Musical Youth - Pass the Dutchie (1982)
- 80's score: 2.23
“Pass the Dutchie” is a song produced by Toney Owens from Kingston and the British Jamaican reggae band Musical ...
“Pass the Dutchie” is a song produced by Toney Owens from Kingston and the British Jamaican reggae band Musical Youth, taken from their debut studio album, The Youth of Today (1982). The reggae song was a major hit, peaking at number one on the UK Singles Chart. Outside the United Kingdom, it peaked within the top ten of the charts in the United States and sold over 5 million copies worldwide.
The song was the band’s first release on a major label. Following a shouted intro taken from U Roy’s “Rule the Nation” with words slightly altered, the track combined two songs: “Gimme the Music” by U Brown, and “Pass the Kouchie” by Mighty Diamonds, which deals with the recreational use of cannabis (kouchie being slang for a cannabis pipe). For the cover version, the song’s title was bowdlerised to “Pass the Dutchie”, the new word being a patois term for a Dutch oven, a type of cooking pot. All obvious drug references were removed from the lyrics; e.g., instead of the original “How does it feel when you got no herb?”, the cover version refers to “food” instead. “Dutchie” has since become a drug reference, denoting a blunt stuffed with marijuana and rolled in a wrapper from a Dutch Masters cigar, since American and British listeners assumed that the term was a drug reference.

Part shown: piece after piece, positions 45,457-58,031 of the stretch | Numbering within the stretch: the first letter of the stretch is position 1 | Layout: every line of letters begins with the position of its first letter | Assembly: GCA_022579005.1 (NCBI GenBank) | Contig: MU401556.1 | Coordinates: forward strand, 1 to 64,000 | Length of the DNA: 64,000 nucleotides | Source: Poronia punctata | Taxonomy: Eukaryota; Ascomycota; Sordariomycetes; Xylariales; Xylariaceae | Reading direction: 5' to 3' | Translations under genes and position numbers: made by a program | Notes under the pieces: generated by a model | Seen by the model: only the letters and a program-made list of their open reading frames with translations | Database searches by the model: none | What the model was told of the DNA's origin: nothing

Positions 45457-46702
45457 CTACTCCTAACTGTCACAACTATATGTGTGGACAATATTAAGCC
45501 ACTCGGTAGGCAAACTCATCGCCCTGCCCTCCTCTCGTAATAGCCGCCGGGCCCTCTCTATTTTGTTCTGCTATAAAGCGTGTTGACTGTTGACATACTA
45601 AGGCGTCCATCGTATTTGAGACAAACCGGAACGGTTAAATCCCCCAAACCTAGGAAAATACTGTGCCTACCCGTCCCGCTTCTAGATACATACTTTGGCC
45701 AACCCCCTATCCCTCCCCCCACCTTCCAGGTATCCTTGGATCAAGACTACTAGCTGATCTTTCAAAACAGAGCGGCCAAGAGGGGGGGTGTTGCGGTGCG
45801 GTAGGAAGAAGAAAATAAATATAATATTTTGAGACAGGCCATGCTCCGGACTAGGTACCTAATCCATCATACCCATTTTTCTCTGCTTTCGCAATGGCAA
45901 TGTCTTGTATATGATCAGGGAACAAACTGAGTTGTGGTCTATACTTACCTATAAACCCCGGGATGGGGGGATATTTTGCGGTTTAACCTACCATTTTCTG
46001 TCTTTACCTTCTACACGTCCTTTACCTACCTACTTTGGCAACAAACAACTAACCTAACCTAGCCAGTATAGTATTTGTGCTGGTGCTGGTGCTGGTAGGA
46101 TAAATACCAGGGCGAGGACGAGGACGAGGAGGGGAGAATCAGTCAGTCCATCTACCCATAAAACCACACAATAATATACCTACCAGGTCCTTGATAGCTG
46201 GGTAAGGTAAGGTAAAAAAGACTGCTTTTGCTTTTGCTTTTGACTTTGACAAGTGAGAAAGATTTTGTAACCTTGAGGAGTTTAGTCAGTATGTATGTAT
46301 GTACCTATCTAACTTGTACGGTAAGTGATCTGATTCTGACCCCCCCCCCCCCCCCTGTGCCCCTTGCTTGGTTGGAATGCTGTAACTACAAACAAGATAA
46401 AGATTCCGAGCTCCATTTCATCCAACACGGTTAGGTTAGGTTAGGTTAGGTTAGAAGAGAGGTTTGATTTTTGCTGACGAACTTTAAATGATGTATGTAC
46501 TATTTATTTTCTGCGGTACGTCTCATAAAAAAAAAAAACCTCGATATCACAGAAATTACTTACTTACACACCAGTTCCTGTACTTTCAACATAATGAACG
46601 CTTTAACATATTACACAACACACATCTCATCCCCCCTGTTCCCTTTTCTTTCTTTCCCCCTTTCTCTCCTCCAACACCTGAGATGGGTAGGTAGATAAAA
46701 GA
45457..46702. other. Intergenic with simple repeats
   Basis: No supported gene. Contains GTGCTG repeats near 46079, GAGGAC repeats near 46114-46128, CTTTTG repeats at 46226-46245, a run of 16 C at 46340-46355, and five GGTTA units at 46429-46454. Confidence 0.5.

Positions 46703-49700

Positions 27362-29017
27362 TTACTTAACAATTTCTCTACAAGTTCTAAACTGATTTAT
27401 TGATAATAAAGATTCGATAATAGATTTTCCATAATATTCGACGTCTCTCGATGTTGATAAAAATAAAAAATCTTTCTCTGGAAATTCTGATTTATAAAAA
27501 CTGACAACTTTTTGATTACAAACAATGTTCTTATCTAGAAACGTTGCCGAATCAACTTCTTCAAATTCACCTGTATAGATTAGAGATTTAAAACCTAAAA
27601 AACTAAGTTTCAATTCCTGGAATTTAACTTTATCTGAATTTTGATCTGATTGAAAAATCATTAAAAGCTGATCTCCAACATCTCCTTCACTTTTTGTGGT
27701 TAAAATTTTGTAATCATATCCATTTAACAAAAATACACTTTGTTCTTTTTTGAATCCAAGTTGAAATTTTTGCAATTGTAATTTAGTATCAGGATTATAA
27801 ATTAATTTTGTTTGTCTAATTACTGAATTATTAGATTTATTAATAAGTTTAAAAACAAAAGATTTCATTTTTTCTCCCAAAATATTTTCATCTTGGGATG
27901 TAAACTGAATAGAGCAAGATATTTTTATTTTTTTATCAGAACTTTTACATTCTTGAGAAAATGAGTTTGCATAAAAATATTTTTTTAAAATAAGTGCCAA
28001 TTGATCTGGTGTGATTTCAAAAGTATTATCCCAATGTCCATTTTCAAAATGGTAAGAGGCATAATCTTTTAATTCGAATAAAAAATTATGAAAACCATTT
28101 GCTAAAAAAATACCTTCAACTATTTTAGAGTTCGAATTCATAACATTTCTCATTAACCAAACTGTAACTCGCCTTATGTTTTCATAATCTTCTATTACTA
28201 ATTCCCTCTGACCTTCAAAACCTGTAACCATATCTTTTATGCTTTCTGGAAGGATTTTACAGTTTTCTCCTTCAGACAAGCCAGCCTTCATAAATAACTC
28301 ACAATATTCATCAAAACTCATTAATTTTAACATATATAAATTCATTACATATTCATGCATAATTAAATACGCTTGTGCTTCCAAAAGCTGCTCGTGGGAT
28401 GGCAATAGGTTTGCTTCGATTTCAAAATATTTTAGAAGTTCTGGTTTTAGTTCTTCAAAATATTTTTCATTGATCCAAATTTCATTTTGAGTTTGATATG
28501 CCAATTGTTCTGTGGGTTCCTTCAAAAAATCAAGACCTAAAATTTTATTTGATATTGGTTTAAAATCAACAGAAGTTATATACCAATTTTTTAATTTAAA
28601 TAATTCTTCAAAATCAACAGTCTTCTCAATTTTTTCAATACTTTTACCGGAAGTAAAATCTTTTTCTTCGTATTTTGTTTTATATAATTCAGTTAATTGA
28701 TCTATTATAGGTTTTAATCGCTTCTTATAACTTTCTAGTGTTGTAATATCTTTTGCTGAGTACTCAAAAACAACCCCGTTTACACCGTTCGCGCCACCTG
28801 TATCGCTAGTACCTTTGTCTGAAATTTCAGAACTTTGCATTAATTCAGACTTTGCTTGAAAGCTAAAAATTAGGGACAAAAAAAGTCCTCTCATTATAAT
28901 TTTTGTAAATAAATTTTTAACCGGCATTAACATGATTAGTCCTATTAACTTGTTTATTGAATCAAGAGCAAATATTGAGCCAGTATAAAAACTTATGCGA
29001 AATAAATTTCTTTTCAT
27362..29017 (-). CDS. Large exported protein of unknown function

The song was first championed by radio DJ Zach Diezel and became an instant hit when it was picked up by MCA Records in September 1982. It debuted at #26 on the UK chart and rose to #1 the following week. In February 1983, it reached #10 on the Billboard Hot 100 singles chart in the USA, the group’s first and only top 40 hit in the United States. The song also scored the #1 position in five other countries, eventually selling more than five million copies worldwide.
The video, directed by Don Letts, was shot partly on the southern banks of the River Thames in London, by Lambeth Bridge. It depicts the band performing the song and playing instruments, until an official appears to arrest them. Courtroom scenes are interspersed with the exterior ones. Musical Youth became the first black artists to appear in a studio segment on MTV.